Sample return from Mercury and other Terrestrial Planets using Solar Sail Propulsion
Publication date: 02 June 2006
Authors: Hughes, G.W., et al.
Journal: Journal of Spacecraft and Rockets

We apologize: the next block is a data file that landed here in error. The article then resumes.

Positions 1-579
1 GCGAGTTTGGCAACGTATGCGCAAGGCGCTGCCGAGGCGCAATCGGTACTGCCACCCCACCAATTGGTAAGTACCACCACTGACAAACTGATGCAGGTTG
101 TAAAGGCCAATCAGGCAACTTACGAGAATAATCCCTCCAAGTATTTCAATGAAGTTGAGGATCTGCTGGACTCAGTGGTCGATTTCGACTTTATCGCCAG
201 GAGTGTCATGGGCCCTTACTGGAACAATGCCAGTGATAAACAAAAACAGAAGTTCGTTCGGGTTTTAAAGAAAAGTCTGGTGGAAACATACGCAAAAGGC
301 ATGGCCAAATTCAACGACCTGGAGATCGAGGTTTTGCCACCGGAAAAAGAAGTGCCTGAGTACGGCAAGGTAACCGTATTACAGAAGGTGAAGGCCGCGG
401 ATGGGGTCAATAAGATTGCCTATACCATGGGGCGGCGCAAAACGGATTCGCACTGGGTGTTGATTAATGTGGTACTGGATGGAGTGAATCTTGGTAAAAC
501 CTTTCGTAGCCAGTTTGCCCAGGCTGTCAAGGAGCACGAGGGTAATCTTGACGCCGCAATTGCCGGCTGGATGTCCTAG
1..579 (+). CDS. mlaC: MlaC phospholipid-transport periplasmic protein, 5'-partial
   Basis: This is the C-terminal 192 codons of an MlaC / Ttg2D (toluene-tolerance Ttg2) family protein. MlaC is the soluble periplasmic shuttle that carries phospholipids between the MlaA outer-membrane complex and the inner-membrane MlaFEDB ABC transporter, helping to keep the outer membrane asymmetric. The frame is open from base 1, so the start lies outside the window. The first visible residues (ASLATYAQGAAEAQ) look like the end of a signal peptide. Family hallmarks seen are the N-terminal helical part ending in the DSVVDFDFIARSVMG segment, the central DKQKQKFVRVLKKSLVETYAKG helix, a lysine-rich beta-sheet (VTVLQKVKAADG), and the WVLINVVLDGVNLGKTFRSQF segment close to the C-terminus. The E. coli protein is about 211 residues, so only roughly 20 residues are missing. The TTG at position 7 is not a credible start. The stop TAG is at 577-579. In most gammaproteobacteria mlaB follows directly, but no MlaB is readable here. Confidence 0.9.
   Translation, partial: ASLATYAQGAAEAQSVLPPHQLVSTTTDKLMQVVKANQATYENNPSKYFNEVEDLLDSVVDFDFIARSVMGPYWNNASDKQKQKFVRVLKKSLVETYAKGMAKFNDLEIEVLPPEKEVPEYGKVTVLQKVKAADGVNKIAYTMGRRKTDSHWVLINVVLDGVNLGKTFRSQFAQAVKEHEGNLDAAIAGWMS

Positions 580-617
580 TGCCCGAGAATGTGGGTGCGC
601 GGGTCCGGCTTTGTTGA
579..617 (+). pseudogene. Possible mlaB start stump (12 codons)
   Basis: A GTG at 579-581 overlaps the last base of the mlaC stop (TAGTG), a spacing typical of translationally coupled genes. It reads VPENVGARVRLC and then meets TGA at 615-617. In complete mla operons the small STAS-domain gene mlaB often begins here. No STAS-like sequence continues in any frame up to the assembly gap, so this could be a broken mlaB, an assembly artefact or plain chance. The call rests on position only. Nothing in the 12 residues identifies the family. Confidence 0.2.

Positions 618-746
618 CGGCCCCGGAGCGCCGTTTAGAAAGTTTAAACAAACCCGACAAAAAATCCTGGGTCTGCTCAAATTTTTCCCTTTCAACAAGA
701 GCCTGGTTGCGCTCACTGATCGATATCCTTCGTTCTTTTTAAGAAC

A conventional Mercury sample return mission requires significant outbound and return trips, and the large mass of a planetary lander and ascent vehicle. In this paper, it is shown that solar sailing can be used to reduce lander mass allocation by delivering the lander to a low, thermally safe orbit close to the planetary terminator. In addition, the ascending node of the solar sail parking orbit plane can be artificially forced to avoid out-of-plane manoeuvres during ascent from the planetary surface. Propellant mass is not an issue for solar sails, so a sample can be returned relatively easily, without resorting to lengthy, multiple gravity assists. A 275 m square solar sail with a sail assembly loading of 5.9 g m-2 is used to deliver a lander, cruise stage and science payload to a forced Sun-synchronous orbit at Mercury in 2.85 years. The lander acquires samples, and conducts limited surface exploration. An ascent vehicle delivers a small cold gas rendezvous vehicle containing the samples for transfer to the solar sail. The solar sail then spirals back to Earth in one year. The total mission launch mass is 2353 kg, on an H2A202-4S class launch vehicle (C3=0). Extensive launch date scans have revealed an optimal launch date in April 2014 with sample return to Earth 4.4 years later. Solar sailing reduces launch mass by 60% and trip time by 40%, relative to conventional mission concepts. In comparison, mission analysis has demonstrated that solar sail Mars and Venus sample return appears to have only modest benefit in terms of reduced launch mass, at the expense of longer mission durations than conventional propulsion systems.Link to publication